Skip to main content
Humanities and Social Sciences Home

Think and Do The Extraordinary The Campaign for NC State Humanities and Social Sciences News

NC State Backs Effort to Advance Research on Women, Girls of Color

By joining the Collaborative to Advance Equity through Research, NC State committed to supporting its existing research about women and girls of color while also developing new opportunities for scholarly inquiry. Here, pictured from left, Dr. Karla F.C. Holloway (Duke University), Dr. Melissa Harris-Perry (Wake Forest University), Dr. Shayla Nunnally (University of Connecticut) and Dr. Blair Kelley (NC State University) stand together during a White House forum on Advancing Equity for Women and Girls of Color. Learn more »

 | 

NC State is part of a growing national initiative to advance research on women and girls of color.

By joining the Collaborative to Advance Equity through Research, the university has committed to supporting its existing research about women and girls of color while also developing new opportunities for scholarly inquiry.

“We hope this will shed light on the ongoing work in this area, demonstrate gaps in what we can be doing and show areas where we can grow and collaborate with one another,” said Blair Kelley, the collaborative’s lead researcher at NC State and the assistant dean for interdisciplinary studies and international programs in the College of Humanities and Social Sciences.

NC State is one of more than 30 institutions that have joined the collaborative, a voluntary affiliation of universities, colleges, seminaries, research agencies and other organizations. Created by the Anna Julia Cooper Center at Wake Forest University, and in conjunction with the White House Council on Women and Girls, the collaborative addresses a call for action voiced at a White House forum in November 2015.

The collaborative says that while women of color will constitute more than half of the entire United States female population by 2050, they are infrequently the central subjects of academic research. That deficit, the group says, has meaningful consequences for public discourse and policymaking.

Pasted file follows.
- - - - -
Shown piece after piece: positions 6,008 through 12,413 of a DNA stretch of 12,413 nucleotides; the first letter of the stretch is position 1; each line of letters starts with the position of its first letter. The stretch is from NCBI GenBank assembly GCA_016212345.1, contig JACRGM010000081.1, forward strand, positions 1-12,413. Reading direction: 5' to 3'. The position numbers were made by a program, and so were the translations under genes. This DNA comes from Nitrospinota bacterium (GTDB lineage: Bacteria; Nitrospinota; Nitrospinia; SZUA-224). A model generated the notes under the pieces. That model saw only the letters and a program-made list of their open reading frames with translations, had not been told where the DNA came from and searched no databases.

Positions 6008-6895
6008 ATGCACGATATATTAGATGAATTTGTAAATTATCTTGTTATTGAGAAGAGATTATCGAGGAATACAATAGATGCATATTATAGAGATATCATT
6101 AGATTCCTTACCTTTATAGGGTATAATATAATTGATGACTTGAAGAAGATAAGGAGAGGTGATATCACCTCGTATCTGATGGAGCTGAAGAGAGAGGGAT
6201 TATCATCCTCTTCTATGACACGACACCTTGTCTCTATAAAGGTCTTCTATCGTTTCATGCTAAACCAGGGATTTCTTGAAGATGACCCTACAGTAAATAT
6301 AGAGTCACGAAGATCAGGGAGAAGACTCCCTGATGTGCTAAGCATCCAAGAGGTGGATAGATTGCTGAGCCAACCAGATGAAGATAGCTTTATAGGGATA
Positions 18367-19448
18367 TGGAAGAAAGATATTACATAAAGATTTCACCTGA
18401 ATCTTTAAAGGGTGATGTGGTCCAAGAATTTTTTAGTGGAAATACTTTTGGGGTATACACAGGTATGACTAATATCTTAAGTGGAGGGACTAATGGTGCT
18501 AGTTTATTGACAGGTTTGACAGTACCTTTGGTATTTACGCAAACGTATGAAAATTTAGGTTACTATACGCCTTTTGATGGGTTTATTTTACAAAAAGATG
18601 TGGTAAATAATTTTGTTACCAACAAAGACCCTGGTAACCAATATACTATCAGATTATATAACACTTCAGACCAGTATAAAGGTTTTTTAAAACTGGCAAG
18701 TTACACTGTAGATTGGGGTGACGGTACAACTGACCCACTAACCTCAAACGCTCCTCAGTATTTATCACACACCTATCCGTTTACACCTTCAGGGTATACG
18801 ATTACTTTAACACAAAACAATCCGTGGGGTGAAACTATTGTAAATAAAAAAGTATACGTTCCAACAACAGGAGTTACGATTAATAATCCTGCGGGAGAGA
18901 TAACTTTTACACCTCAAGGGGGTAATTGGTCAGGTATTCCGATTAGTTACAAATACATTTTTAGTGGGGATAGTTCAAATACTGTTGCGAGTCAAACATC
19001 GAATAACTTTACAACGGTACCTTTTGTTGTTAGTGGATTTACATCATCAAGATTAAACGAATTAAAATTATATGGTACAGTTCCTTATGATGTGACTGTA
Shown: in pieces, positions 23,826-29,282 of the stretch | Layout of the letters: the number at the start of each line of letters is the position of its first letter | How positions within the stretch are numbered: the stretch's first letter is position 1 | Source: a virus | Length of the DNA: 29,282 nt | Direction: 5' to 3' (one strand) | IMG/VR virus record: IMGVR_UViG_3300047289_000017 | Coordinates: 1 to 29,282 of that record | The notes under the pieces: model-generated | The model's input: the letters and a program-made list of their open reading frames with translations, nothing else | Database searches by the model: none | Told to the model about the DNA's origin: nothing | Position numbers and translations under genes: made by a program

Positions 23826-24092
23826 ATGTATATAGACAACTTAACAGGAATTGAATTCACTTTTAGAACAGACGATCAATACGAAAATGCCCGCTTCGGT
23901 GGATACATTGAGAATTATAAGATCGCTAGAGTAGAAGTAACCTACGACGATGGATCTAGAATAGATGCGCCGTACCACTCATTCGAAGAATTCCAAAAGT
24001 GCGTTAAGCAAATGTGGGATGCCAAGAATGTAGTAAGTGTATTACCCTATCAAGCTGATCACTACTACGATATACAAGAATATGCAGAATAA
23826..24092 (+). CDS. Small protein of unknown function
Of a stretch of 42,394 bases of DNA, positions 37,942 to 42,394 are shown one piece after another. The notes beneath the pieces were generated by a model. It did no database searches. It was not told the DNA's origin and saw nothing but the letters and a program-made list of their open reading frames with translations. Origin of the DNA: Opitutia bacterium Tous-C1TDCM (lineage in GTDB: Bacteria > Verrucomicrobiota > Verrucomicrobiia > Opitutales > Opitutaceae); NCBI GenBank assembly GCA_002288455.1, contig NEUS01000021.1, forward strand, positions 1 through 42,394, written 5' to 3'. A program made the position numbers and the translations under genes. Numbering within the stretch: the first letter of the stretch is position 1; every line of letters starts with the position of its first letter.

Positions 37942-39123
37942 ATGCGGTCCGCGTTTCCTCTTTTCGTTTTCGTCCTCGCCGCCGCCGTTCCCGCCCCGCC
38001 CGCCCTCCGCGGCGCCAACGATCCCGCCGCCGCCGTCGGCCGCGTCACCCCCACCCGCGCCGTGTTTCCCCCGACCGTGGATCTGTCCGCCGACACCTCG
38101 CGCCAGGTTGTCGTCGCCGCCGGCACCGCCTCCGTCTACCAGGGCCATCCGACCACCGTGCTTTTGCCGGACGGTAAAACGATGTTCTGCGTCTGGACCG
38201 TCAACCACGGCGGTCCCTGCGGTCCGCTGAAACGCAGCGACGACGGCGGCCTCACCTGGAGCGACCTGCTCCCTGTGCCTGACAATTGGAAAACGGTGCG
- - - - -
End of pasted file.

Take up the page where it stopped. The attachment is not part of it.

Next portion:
Since the collaborative was announced last fall, members have committed more than $60 million to research on their respective campuses across the nation. NC State has pledged to:

  • Review existing campus-wide research on women and girls of color and share the results of the study with members of the collaborative to share best practices, highlight areas of institutional strength, and highlight opportunities to grow new areas of scholarship.
  • Leverage research funds to give faculty added incentives faculty to research women and girls of color.
  • Identify opportunities to invest in research-intensive, high-impact course proposals to allow undergraduate and graduate students to participate in new research on women and girls of color.
  • Support opportunities to host cross-institutional working groups, conferences and research projects that highlight research on women and girls of color.

Kelley said she encourages scholars interested in pursuing research on women and girls from underrepresented groups to join NC State’s newly formed Growing Research on Women of color (GROW) Project. Kelley is leading the campus initiative.  

“Although Humanities and Social Sciences is spearheading this effort, we want representation across campus,” Kelley said. “NC State is well positioned to make a unique contribution, particularly because of the campus wide focus on STEM (Science, Technology, Engineering and Math).”

Interested researchers should contact Kelley directly by completing the GROW Project google form (users will need to access the Google form from the same browser where they are logged in to their ncsu.edu email account). For more information, visit equitythroughresearch.com.